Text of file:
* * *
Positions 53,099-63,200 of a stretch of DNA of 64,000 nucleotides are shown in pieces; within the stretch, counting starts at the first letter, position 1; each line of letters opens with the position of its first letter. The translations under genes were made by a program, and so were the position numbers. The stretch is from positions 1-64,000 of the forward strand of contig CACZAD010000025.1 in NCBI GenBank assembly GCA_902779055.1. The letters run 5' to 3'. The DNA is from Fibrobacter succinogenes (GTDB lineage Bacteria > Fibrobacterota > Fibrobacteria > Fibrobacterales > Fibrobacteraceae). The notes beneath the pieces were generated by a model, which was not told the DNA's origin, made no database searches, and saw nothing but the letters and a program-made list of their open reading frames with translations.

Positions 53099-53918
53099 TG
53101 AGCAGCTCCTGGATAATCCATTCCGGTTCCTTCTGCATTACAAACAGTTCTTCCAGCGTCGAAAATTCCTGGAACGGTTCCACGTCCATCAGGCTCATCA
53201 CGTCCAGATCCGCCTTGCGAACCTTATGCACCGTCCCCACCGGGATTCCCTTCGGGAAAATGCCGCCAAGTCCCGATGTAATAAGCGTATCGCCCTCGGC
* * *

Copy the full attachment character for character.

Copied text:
Positions 53,099-63,200 of a stretch of DNA of 64,000 nucleotides are shown in pieces; within the stretch, counting starts at the first letter, position 1; each line of letters opens with the position of its first letter. The translations under genes were made by a program, and so were the position numbers. The stretch is from positions 1-64,000 of the forward strand of contig CACZAD010000025.1 in NCBI GenBank assembly GCA_902779055.1. The letters run 5' to 3'. The DNA is from Fibrobacter succinogenes (GTDB lineage Bacteria > Fibrobacterota > Fibrobacteria > Fibrobacterales > Fibrobacteraceae). The notes beneath the pieces were generated by a model, which was not told the DNA's origin, made no database searches, and saw nothing but the letters and a program-made list of their open reading frames with translations.

Positions 53099-53918
53099 TG
53101 AGCAGCTCCTGGATAATCCATTCCGGTTCCTTCTGCATTACAAACAGTTCTTCCAGCGTCGAAAATTCCTGGAACGGTTCCACGTCCATCAGGCTCATCA
53201 CGTCCAGATCCGCCTTGCGAACCTTATGCACCGTCCCCACCGGGATTCCCTTCGGGAAAATGCCGCCAAGTCCCGATGTAATAAGCGTATCGCCCTCGGC